When the Officer’s report is presented as evidence in court, it is generally weighed with greater credibility than that of the driver in a DUI case. There are several different factors that lead the Judge and Prosecution to believe that the officer’s account of the arrest holds higher validity than that of the driver.
1. General notion that the driver is intoxicated
The driver has consumed alcohol and is presumed to have been intoxicated, otherwise there wouldn’t be a DUI charge. When a person has been drinking they are said to not have full use of all senses. They may perceive things slowly, not be able to respond quickly, as well as have blurred vision. These effects of drinking create the perception that the driver was not in a state of complete awareness, and therefore may have a misconceived notion of the facts.
2. High Blood Alcohol Level (BAC)Whether it is true or not, when a person has a higher BAC, the assumption is that they have a higher level of impaired senses. They are assumed to have blurred vision, not be able to walk straight, or speak without slurring, and they are generally not thinking clearly or with proper logic. As a result, when the BAC is higher the Judge and Prosecutor will assume that the driver’s side of the story should not be weighed heavily due to the high level of impairment they are perceived to be experiencing at the time of the arrest.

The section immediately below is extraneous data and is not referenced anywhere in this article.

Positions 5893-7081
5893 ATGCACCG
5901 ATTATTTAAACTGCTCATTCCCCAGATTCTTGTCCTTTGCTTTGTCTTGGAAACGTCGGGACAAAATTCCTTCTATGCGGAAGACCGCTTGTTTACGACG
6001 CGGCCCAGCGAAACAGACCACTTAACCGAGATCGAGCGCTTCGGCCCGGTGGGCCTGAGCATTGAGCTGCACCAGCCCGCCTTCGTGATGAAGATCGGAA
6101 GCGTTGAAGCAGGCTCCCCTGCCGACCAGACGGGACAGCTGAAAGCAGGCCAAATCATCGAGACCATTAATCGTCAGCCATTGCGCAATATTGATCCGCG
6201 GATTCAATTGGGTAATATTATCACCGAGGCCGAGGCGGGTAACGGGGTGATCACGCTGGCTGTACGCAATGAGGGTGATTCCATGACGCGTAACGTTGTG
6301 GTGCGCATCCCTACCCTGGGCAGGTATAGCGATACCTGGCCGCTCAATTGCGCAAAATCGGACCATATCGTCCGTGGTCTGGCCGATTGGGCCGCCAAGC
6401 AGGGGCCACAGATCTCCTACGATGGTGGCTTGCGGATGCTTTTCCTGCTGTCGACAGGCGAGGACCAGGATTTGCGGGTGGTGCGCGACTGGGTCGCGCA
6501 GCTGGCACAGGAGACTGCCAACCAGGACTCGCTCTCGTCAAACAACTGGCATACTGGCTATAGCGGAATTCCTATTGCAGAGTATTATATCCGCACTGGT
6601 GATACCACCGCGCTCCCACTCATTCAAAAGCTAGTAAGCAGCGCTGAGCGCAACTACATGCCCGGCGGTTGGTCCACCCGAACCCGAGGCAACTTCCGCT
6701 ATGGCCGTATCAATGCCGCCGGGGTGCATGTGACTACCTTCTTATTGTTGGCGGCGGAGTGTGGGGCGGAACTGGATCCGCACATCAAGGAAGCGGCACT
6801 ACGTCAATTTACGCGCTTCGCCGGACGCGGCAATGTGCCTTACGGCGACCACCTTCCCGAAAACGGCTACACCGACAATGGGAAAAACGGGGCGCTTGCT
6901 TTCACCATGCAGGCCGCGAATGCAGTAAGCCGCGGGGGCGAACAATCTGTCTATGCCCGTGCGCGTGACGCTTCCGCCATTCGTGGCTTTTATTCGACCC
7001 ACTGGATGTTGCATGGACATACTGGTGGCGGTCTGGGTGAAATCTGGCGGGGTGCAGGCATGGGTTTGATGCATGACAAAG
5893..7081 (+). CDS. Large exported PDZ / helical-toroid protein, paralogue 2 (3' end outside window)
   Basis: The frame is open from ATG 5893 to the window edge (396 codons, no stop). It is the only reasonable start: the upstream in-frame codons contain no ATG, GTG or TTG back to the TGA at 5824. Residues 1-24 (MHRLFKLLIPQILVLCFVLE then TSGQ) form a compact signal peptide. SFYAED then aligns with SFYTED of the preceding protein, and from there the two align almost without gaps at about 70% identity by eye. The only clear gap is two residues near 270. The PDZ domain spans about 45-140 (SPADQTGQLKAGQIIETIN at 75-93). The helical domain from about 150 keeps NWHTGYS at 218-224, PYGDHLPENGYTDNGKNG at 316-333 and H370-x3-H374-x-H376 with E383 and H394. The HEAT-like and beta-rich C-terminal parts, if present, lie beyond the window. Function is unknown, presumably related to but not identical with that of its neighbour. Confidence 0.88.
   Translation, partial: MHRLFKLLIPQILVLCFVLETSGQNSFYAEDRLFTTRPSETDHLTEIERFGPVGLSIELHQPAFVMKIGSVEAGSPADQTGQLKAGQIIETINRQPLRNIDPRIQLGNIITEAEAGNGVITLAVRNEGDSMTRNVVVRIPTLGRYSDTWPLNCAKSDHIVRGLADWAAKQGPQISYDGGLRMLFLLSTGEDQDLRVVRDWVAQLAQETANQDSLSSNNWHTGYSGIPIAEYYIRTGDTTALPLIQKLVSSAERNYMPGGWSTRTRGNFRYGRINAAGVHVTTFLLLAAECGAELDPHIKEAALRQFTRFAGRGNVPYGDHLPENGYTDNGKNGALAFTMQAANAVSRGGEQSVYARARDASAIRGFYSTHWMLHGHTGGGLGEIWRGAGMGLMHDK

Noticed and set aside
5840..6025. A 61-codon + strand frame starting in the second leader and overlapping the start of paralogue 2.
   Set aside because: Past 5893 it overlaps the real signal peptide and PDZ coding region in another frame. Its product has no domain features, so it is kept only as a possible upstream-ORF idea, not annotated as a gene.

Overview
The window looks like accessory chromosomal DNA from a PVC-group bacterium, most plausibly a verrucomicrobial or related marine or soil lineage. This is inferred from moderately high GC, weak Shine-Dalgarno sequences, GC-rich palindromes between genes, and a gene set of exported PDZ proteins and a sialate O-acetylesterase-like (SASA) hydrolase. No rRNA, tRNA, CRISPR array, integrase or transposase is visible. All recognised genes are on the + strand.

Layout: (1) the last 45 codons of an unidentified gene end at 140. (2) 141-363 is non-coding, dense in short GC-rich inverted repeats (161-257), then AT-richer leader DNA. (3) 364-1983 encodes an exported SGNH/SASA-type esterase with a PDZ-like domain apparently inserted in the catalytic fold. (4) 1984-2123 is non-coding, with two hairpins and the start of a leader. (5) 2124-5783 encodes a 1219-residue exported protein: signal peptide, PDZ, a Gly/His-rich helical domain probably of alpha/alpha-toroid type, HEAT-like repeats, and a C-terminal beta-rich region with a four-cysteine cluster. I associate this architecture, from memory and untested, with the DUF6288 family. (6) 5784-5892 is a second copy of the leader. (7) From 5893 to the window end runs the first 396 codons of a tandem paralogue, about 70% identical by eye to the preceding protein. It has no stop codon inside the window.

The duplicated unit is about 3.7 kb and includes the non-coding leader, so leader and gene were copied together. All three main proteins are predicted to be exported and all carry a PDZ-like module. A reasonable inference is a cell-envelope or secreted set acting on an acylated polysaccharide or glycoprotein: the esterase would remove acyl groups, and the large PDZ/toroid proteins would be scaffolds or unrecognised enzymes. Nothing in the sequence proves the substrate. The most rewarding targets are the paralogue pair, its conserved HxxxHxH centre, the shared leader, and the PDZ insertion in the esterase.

3. Bias towards self interest
In general, when people are defending themselves against a DUI, they have an interest in protecting themselves and having the case dismissed. It is presumed that officers are a neutral party and will report neutral facts regarding the arrest. Consequently, the arguments and facts given by the driver are often assumed to be biased and to further a personal agenda.
4. Memory is affected by alcohol and drug consumption
Whether it is the case or not, when a person has consumed alcohol or drugs, their memory is not as accurate. The greater the blood alcohol level, the higher the level of inaccuracy. Oftentimes when a person has had a lot to drink and has a high BAC, they will black out pieces from their memory, unable to piece together a coherent string of events. In court, Judges and Prosecution will play up the assumption that the driver does not remember what happened the night of the arrest, and therefore, the officer’s report is the only accurate piece of evidence. This is especially true in cases where the driver has a higher blood alcohol level.
There are many preconceived notions working against a driver when it comes to their credibility. Because of these assumptions, Judge and Prosecutors tend to take the officer’s report as the only accurate piece of evidence from the night of the arrest. Unfortunately, the driver is not always bias, or under impairment, and the officer’s report is not always accurate. An experienced Los Angeles DUI attorney knows precisely how to prepare a powerful argument on behalf of the driver that shows the strengths of the case and exposes the potential errors of the officer.